Asclepias tuberosa, the butterfly weed, is a species of milkweed native to eastern North America. It is commonly known as butterfly weed because of the butterflies that are attracted to the plant by its color and its copious production of nectar. It is also the larval food plant of the queen and monarch butterflies. Hummingbirds, bees and other insects are also attracted.
It is a perennial plant growing to 0.3–1 metre (1 ft 0 in–3 ft 3 in) tall, with clustered orange or yellow flowers from early summer to early autumn. The leaves are spirally arranged, lanceolate, 5–12 cm long, and 2–3 cm broad.
Distribution and habitatEdit
This plant favors dry, sand or gravel soil, but has also been reported on stream margins. It requires full sun.
The plant looks similar to the lanceolate milkweed (Asclepias lanceolata), but is uniquely identified by the larger number of flowers, and the hairy stems that are not milky when broken. It is most commonly found in fields with dry soil.
- Asclepias tuberosa subsp. interior – (Central United States, Ontario and Quebec)
- Asclepias tuberosa subsp. rolfsii – Rolfs milkweed (Southeastern United States)
- Asclepias tuberosa subsp. tuberosa – (Eastern United States)
Common names include butterfly weed, Canada root, chieger flower, chiggerflower, fluxroot, Indian paintbrush, Indian posy, orange milkweed, orange root, orange Swallow-wort, pleurisy root, silky swallow-wort, tuber root, yellow milkweed, white-root, windroot, butterfly love, butterflyweed, and butterfly milkweed.
- Native Americans and European pioneers used the boiled roots to treat diarrhea and respiratory illnesses. The young seed pods were used as food after being boiled in several changes of water. The seed pod down was spun and used to make candle wicks.
- Use of the plant is contraindicated in pregnancy, during lactation or with infants due to the small amount of cardiac glycosides.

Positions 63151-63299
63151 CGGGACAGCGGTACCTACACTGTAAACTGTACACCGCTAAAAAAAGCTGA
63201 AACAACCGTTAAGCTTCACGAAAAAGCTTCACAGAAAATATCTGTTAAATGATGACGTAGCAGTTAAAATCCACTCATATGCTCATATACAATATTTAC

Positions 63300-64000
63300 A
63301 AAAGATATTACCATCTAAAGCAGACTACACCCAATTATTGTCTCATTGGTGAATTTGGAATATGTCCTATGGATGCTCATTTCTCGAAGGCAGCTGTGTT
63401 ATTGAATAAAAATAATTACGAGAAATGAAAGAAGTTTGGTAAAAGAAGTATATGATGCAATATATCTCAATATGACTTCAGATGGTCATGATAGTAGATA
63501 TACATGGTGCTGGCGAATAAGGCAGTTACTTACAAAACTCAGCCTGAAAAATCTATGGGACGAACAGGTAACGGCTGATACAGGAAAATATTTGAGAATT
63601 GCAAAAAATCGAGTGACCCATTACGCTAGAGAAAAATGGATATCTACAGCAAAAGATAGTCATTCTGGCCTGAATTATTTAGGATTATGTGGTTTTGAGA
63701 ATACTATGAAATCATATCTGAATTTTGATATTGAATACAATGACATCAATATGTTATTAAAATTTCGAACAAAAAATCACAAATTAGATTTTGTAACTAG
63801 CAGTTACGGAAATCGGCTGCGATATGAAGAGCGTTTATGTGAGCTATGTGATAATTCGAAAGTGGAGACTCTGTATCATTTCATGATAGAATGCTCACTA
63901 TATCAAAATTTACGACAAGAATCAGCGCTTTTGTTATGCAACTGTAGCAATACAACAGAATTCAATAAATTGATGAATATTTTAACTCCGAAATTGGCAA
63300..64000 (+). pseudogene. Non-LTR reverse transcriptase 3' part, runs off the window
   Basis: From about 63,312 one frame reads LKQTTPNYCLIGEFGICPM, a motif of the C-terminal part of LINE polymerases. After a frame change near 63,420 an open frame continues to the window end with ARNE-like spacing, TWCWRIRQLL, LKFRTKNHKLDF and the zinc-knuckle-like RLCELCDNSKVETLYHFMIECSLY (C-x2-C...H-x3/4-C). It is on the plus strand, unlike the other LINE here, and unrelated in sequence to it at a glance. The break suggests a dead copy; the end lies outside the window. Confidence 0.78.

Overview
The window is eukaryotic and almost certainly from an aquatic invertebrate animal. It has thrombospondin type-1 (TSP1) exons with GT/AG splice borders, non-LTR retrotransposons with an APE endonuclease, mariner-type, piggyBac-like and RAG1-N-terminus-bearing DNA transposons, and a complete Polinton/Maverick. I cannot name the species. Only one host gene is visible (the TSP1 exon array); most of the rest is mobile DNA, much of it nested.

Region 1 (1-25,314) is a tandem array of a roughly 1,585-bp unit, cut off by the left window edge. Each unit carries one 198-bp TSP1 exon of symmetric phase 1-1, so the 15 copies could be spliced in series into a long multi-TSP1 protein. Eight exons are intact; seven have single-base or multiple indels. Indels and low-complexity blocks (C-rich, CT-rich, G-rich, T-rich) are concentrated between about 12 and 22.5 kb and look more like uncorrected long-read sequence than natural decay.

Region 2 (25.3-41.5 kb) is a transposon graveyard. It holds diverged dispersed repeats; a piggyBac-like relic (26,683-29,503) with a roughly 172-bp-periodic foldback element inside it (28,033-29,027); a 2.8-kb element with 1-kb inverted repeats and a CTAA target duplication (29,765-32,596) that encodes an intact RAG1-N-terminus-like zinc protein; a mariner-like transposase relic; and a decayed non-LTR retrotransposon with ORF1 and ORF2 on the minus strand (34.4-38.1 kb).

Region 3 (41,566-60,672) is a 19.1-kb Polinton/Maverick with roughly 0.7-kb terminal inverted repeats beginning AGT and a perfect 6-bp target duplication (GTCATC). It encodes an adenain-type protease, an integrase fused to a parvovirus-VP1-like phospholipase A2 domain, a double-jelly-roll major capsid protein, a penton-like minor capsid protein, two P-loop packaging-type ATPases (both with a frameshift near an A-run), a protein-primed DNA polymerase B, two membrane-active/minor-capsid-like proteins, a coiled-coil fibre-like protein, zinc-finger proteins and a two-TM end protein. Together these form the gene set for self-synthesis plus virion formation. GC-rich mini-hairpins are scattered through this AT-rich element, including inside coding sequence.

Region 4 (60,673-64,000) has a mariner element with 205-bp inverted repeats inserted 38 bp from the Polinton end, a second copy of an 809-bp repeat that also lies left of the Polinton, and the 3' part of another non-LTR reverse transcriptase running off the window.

- "Asclepias tuberosa". World Checklist of Selected Plant Families (WCSP). Royal Botanic Gardens, Kew – via The Plant List.
- Schillo, Rebecca (2011). Cummings, Nina (ed.). "Native Landscaping Takes Root in Chicago". In the Field. The Field Museum: 13.
- Loewer, Peter 'Native Perennials For the Southeast' Cool Springs Press. Nashville, Tenn. 2005 ISBN 1-59186-121-7
- Druse, Ken 'Making More Plants The Science, Art, and Joy of Propagation' Abrams. New York, NY. 2012 ISBN 0-517-70787-X
- Species profile on VASCAN. Retrieved on February 21, 2018.
- "Asclepias tuberosa". Germplasm Resources Information Network (GRIN). Agricultural Research Service (ARS), United States Department of Agriculture (USDA). Retrieved 17 December 2017.
- anonymous (2008). "Featured Native Plant: Butterfly Weed" (PDF). Wild Ones: Native Plants, Natural Landscapes. 6 (4). Archived from the original (PDF) on 2014-08-14. Retrieved 2013-06-11.
- Dickinson, T.; Metsger, D.; Bull, J.; & Dickinson, R. (2004) ROM Field Guide to Wildflowers of Ontario. Toronto:Royal Ontario Museum, p. 138.
- "Butterfly Weed (Asclepias tuberosa)". tpwd.texas.gov. Retrieved 2019-03-06.
- "Asclepias tuberosa". Native Plant Database. Lady Bird Johnson Wildflower Center, University of Texas at Austin.
- Peterson, Roger Tory; Margaret McKenny (1968). A Field Guide to Wildflowers of Northeastern and North-central North America. Boston: Houghton Mifflin Company. ISBN 978-0-395-18325-0.
- Photo of a J.J. Audubon Plate Clay-Colored Sparrow perched atop Asclepias tuberosa